Calendula is an anti-fungal herb used both internally and externally for treatment of such conditions as fungal skin infections (e.g. athlete’s foot and jock itch) and yeast overgrowths (e.g. candida in the gut, thrush, and vaginal yeast infections). Calendula’s antimicrobial action is also helpful in the case eye infections such as pink eye/conjunctivitis.

Calendula is an ally for the female reproductive system due to its antispasmodic, emmenogogue, and estrogenic effects which regulate menstruation, resolve delayed menstruation, relieve tension, cramping and pain associated with menstruation, and relieve menopausal symptoms (McIntyre, 1996; Hoffmann, 2003). Herbalist David Hoffmann considers it “a normalizer of the menstrual process.””

 

Protocol
Ways to Use: Vinegar, Tincture, Infusion, Infused Oil
Actions: Vulnerary, anti-inflammatory, antibacterial, immune stimulant, antifungal, antiviral, cholagogue, diaphoretic, lymphatic, antispasmodic, emmanagogue
Taste: Mildly Bitter
Energy: Warm, Drying, soothing demulcent
Dosing
Adult Dose

 Tincture: 1-4 ml (1:5 in 60%) 3x per day.

Tea: 1-2 teaspoons flowers per cup boiling water, steeped for 10-15 minutes, taken three times per day.

External applications: lotion, salve, or wash as needed.

 

Safety

Calendula is considered a very safe herb. It should not be taken during pregnancy as it may promote contractions.

 

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2 Comments on “Calendula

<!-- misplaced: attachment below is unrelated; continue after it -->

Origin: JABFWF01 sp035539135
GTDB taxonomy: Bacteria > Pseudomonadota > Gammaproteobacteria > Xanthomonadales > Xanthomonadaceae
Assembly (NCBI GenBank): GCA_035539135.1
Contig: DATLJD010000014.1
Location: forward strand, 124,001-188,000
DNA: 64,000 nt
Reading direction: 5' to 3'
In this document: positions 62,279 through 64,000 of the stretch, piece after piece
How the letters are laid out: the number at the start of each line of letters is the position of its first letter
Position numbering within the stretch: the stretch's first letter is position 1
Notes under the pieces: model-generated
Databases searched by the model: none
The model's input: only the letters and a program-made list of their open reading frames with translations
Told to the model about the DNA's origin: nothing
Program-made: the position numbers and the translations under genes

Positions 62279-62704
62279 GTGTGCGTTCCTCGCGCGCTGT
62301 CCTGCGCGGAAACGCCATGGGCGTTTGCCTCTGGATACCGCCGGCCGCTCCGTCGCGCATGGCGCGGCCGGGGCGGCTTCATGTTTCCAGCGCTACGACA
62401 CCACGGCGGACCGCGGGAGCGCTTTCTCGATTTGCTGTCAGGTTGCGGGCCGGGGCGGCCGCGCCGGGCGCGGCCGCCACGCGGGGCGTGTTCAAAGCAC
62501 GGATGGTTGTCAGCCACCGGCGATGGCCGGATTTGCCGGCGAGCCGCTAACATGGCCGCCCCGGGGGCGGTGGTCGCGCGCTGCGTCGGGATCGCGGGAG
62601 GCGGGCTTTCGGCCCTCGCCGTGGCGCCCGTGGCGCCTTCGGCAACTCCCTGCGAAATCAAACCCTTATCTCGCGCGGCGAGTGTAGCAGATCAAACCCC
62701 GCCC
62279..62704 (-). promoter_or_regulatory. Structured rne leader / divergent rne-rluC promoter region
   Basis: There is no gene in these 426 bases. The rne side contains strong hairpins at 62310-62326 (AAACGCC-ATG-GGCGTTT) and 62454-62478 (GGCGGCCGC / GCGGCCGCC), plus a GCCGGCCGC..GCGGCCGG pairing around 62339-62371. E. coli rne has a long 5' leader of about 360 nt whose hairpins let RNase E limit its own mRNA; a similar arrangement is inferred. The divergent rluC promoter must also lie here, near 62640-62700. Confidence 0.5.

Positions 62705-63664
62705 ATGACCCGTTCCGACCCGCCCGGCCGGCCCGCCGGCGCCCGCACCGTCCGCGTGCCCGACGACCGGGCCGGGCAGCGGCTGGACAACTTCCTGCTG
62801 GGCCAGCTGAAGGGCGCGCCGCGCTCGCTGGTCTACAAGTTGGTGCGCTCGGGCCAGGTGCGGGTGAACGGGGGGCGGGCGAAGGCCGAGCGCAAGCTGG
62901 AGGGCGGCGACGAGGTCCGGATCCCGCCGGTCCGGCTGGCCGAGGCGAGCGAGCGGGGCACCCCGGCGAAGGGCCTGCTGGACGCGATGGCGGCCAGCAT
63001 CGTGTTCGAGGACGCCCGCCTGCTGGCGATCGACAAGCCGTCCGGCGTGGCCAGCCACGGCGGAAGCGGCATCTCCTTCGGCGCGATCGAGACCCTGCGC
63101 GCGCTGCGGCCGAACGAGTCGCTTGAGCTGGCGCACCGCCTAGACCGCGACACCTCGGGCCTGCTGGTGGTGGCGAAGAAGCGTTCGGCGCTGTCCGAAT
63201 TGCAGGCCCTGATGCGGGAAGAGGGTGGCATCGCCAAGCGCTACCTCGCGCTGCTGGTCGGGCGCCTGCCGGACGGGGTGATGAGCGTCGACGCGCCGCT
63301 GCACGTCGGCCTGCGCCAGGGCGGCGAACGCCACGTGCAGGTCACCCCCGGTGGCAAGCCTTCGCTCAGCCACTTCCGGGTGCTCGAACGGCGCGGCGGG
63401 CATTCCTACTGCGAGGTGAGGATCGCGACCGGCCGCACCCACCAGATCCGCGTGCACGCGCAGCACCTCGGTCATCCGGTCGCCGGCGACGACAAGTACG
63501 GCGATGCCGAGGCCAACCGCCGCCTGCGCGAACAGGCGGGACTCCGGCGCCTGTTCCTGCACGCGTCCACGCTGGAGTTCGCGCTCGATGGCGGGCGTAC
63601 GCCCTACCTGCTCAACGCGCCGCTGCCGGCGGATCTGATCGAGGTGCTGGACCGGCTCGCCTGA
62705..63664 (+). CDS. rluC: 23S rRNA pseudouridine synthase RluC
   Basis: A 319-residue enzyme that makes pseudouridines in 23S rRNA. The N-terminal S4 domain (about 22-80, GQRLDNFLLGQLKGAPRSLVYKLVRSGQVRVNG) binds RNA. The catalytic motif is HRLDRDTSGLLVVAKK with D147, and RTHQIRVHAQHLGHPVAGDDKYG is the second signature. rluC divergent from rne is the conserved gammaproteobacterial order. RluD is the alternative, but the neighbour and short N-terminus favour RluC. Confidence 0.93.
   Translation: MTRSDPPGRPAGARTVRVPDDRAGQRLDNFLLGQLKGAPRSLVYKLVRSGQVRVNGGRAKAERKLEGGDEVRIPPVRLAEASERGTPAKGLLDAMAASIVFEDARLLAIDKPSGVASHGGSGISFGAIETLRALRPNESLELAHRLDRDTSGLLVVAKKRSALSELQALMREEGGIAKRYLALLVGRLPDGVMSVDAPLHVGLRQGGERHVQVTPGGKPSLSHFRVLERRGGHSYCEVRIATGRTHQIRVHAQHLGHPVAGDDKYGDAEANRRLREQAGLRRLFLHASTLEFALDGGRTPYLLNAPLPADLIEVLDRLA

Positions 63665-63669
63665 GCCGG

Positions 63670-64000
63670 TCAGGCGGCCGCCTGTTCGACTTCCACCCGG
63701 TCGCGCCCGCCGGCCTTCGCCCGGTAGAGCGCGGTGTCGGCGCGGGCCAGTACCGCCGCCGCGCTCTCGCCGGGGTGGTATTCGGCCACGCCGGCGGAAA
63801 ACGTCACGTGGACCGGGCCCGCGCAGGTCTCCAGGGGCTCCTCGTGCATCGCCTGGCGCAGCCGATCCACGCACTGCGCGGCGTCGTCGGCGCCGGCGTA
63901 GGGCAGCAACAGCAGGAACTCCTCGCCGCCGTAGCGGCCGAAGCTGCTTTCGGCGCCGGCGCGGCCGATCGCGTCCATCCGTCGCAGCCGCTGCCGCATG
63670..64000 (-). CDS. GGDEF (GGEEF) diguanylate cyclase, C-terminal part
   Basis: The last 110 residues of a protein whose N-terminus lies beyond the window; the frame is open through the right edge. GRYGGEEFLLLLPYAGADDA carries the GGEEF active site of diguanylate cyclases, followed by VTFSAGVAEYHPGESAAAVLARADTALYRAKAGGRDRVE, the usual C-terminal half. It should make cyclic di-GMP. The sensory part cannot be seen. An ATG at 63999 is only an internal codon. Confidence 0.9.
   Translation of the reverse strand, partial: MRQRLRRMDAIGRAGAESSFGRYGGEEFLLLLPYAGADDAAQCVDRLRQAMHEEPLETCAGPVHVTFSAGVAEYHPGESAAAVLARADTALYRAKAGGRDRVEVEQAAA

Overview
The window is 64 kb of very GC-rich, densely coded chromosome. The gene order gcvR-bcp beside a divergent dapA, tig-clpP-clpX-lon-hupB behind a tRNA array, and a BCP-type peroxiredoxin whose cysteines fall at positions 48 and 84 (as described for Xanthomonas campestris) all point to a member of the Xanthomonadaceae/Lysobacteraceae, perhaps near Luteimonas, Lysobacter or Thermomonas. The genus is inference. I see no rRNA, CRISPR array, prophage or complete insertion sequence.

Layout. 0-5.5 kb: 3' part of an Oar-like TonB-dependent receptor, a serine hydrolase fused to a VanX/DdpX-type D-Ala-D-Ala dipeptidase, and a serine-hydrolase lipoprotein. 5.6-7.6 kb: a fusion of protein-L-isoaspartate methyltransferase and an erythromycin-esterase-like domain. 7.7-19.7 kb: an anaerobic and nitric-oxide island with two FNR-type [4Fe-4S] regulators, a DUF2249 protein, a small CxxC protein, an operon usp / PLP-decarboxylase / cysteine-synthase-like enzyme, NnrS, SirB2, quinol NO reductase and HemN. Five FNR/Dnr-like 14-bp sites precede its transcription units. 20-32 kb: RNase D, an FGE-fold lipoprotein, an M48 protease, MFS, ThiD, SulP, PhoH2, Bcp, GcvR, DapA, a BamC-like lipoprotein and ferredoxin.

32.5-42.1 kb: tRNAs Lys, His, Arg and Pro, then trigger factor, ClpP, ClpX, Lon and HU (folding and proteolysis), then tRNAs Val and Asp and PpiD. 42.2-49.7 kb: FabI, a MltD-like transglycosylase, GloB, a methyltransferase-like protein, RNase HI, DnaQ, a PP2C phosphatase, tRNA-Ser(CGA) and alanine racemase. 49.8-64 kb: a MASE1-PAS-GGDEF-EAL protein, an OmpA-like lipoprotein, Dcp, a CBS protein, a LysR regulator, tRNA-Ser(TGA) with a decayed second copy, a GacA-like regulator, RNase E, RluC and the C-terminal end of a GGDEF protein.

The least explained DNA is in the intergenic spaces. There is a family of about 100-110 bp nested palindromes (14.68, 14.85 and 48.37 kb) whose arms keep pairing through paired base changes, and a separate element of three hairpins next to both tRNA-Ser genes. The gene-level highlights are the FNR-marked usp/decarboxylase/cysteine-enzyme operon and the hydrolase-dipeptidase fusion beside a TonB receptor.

1. Calendulas are pretty flowers too, for those who can grow them. I grew calendula as an ornamental a few years ago, but they get mildew so badly. We planted a few in the vegetable garden as well because my neighbor likes them in salads. Now she is using them in vinegars as well, although I am not certain what the vinegars are for.

    Like

    • I have so much calendula each year that I can’t harvest and dry it all. We use it on our food, salads etc. and I make an excellent salve and face cream from it. It is also a big player in a lot of my tea formulas. Calendula does well in our climate, growing and blooming from late April until late October/ November. It does get moldy in damp weather, but I pull out any moldy ones and continuously replant seeds.

      On Monday, October 23, 2017, Krista's Herbarium wrote:

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      Liked by 1 person